1 of 1 thought this review was well written
Stefan Betke (also known as “pole” for whatever reason) released his seventh studio album Steingarten
in February 2007. Early on in his career he gained next to no critical acclaim, his music was often cited as either “to strange” or “to sparse.” Most electronica fans were turned off by his music because he doesn’t go under ambient, electro-pop, minimalist, or techno. For now I’ll just say he has a truly unique and original sound, I’ll get to details later.
Betke moves away from his textured ambient-pop style that was found on his first three records and he moves into a more disjointed, glitch-inspired sound. The opening number Warum
features hand clapping, steady beats, a noise that sounds like it’s coming from a power plant, and a bass line consisting of two notes. All of these are played in sync to create a chilled out, strangely catchy sound that I’ve never quite heard before. Achterbahn
and Schoner Land
do the same exact thing. They combine different beats, sounds, and keyboard tones to create a soothing yet oddly addicting sound. Now you may say to yourself “doesn’t every electronica artist do something like this?” Not really. Betke’s sound is so unique because he often creates an unsettling atmosphere through odd effects such as scrapping noises, leaky faucets, people walking up steps, and beats that are all over the place. Instead of having a keyboard or beat oriented sound Steingarten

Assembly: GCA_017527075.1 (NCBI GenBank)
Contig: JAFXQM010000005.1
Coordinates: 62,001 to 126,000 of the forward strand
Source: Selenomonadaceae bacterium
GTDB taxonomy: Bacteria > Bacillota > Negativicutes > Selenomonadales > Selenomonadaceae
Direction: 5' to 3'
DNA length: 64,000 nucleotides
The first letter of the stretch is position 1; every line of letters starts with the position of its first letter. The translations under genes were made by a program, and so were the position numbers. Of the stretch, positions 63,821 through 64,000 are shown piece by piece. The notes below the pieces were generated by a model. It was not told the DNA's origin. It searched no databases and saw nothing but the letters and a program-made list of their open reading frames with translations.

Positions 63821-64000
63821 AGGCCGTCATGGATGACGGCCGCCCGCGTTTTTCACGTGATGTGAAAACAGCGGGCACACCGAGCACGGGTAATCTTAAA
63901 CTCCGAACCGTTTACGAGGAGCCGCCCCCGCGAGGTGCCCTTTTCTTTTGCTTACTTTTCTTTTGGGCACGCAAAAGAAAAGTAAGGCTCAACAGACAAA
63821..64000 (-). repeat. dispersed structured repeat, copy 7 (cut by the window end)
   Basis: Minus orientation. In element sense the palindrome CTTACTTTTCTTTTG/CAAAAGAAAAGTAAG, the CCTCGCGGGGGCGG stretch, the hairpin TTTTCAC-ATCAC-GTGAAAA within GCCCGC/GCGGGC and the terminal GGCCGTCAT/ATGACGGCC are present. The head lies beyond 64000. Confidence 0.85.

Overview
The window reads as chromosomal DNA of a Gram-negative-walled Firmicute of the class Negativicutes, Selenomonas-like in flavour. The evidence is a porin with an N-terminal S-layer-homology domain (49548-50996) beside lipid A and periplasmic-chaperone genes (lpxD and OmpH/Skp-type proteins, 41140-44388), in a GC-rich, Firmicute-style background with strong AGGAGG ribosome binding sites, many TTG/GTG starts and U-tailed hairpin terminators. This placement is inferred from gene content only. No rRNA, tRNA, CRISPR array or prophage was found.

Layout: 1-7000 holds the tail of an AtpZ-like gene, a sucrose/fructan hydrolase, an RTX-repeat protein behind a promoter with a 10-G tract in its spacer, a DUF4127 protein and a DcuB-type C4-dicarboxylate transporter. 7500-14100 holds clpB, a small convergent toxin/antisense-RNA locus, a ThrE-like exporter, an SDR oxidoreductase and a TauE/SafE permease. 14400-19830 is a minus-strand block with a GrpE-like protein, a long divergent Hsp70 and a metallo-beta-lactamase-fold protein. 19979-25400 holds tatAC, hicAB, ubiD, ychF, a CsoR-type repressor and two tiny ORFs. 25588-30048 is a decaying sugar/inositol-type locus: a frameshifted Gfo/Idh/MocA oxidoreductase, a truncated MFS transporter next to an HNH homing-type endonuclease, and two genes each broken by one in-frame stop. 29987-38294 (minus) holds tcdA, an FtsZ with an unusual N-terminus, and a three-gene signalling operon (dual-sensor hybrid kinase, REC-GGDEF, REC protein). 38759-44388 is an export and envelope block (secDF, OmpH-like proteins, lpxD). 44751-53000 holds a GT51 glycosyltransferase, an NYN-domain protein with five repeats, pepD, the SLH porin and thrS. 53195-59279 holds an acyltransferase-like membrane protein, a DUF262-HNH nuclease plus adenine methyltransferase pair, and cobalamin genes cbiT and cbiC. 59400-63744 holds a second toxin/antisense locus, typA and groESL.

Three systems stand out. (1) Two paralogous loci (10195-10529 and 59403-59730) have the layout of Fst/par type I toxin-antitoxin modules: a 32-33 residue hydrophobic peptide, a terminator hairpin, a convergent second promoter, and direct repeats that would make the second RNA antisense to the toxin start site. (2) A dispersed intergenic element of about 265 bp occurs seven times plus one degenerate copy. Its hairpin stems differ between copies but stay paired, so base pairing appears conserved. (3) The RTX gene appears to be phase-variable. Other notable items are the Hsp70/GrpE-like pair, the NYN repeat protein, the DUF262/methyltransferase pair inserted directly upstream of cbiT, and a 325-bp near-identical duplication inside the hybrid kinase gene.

is dominated by strange sampled effects rather then a standard instrument.
If Pole resembles any other electronica group it would have to Mouse on Mars. I say this because both artists/duos have an extremely bleak and sparse sound yet they’re still able to create a relaxing, mildly funky sound. However there is one big problem with Steingarten
and it’s that there is next to no musical progression. A song may start off with one or two sounds but they progress to quickly and by the two minute mark the song is done progressing and you have to listen to the same exact thing for about three minutes. This becomes a big problem in the lengthier tracks such as Jungs
, upon first listen they sound very fresh and unique but once you listen to Steingarten
three or four times the formula wears thin.
All in all I enjoyed Steingarten
on my first few listens, however it’s still effective for an occasional spin. People new to electronica will enjoy the unique use of sounds and instruments and even avid fans of electronica will enjoy the organic production and glitch inspired sound. Although I gave this a 3/5 rating that doesn’t mean it’s a bad album, I found it highly enjoyable at first but like I said earlier it can get difficult to sit through at points. Steingarten
is a unique take on ambient/glitch inspired music however it’s lack of musical progression brings it down.